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10 Animated Shorts Selected For Oscar Shortlist

The Academy of Motion Picture Arts and Sciences has shortlisted ten films for the Best Animated Short category. From these ten selections, five nominees will be selected:

Adam and Dog, Minkyu Lee, director (Lodge Films)

Combustible, Katsuhiro Otomo, director (Sunrise Inc.)

Dripped, Léo Verrier, director (ChezEddy)

The Eagleman Stag, Mikey Please, director, and Benedict Please, music scores and sound design (Royal College of Art)

The Fall of the House of Usher, Raul Garcia, director, and Stephan Roelants, producer (Melusine Productions, R&R Communications Inc., Les Armateurs, The Big Farm)

Fresh Guacamole, PES, director (PES)

Head over Heels, Timothy Reckart, director, and Fodhla Cronin O’Reilly, producer (National Film and Television School)

Maggie Simpson in The Longest Daycare, David Silverman, director (Gracie Films)

Paperman, John Kahrs, director (Disney Animation Studios)

Tram, Michaela Pavlátová, director, and Ron Dyens, producer (Sacrebleu Productions)

For the record, I tweeted a few days ago about the four films from this year’s qualifying animated shorts that I felt were truly Oscar-worthy. Not a single one was selected for the shortlist, but don’t let that stop you from seeking them out. They are all fantastic shorts that extend the art form artistically and engage the viewer in a meaningful way:

  • Too bad about Junkjard and Oh Willy. Sure would have been cool to see a Dutch production in the list. Oh well they won a lot of prices in festivals at least.

  • Oh Willy and Its Such A Beautiful Day are major shocks for me and Junkyard was very special. Still some excellent shorts in the running. I would like to see one of the Brits win. The Eagleman Stag is an excellent film, both in technique and story and the world created in Head over Heels compliments the narrative beautifully.

  • Jen

    Upsetting to see that ‘Oh, Willy…’ did not make the cut. It was beautifully crafted. This certainly raises the bar for the films that did get chosen. Regardless, I am very excited to discover these all. Especially ‘Adam and Dog.’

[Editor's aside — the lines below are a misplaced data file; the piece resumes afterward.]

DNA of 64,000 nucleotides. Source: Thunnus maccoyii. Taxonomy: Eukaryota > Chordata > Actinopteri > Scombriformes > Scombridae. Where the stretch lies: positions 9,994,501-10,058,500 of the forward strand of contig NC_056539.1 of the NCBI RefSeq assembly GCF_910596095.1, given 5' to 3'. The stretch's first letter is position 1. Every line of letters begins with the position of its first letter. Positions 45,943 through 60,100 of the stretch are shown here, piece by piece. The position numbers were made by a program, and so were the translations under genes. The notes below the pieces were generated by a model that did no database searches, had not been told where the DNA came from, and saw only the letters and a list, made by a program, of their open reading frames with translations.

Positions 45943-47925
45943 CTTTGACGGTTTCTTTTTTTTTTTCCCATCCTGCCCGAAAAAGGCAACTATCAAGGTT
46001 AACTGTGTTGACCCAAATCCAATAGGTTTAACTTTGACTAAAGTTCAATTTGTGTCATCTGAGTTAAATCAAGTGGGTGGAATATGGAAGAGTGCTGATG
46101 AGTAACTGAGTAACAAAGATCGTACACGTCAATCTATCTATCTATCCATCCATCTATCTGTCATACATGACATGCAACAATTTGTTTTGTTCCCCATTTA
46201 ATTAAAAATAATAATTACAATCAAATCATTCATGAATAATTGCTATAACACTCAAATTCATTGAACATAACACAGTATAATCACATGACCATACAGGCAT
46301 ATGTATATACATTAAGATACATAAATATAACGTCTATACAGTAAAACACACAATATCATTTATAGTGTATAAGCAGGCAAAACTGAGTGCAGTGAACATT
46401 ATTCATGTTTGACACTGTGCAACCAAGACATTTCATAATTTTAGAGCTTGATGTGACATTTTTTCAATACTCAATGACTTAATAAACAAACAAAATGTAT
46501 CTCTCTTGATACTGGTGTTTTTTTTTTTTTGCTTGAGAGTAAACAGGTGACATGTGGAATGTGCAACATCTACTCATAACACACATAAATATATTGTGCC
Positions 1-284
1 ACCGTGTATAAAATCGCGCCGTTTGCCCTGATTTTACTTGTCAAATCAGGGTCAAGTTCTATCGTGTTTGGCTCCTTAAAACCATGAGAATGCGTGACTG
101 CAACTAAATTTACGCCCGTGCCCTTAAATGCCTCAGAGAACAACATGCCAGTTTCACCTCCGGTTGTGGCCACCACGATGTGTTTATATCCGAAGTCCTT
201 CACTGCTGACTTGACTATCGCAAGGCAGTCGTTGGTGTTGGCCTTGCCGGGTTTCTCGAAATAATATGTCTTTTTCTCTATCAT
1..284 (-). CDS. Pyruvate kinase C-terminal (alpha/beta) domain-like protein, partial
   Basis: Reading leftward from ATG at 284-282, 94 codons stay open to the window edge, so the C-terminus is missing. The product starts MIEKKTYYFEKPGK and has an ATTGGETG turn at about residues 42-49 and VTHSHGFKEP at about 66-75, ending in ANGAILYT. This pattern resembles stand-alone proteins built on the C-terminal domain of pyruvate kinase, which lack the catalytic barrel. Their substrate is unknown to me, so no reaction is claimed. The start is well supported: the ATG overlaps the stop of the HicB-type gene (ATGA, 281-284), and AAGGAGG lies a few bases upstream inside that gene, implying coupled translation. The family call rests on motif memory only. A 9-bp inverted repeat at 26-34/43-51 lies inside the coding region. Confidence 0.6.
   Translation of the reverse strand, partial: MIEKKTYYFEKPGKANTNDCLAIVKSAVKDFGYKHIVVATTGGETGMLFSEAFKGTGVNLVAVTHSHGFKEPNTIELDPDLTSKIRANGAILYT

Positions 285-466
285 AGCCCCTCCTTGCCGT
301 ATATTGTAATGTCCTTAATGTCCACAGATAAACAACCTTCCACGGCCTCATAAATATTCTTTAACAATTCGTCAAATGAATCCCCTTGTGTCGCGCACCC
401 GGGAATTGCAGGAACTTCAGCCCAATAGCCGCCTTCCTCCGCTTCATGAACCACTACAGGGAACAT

• Oh Willy was cheated

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  • Drew

    Paperman made me cry like a little girl

    • Paperman also made me cry over the waste of money. Why wasn’t it just hand animated without the help of cgi?

      • Ronnie Lane

        Because the point of the execution was to push both mediums. To ask what you did is to watch the point whiz over your head with a slight whooshing noise. It’s like saying animating Toy Story in CG was a ‘waste of money’.

      • Ferguson


        Why the animosity towards exploring new ways of animating? Are you afraid of innovation? If this combination of cgi and traditional animation was a failure, it was an attempt worth trying.

        • daniel

          It wasn’t innovative.. it’s basically hand-drawn mocap over CG.. I’m pretty sure that process won’t be repeated for a feature.. I don’t see anyone who actually draws wanting to do that..

  • I’m a bit sad about It’s Such a Beautiful Day didn’t make the cut. They had nominated Hertzfeldt for Rejected, and they’ve been ignoring his work since then. Everything Will Be OK had made it on the shortlist but was passed over for the nomination. I am So Proud of You and now It’s Such a Beautiful Day didn’t even get onto the shortlist.

    Oh well. I really can’t complain about the films that made it. The ones I’ve seen were all pretty good, and the ones I haven’t seen all look pretty interesting.

    • Jonathan

      The annual signs of Autumn: the changing colors in the trees, brisk weather, and Academy members pathetically pretending Don Hertzfeldt doesn’t exist.

  • The Maker was one of my favorites >.< BUT Glad to hear the Eagleman Stag is still in the running.

  • Sotiris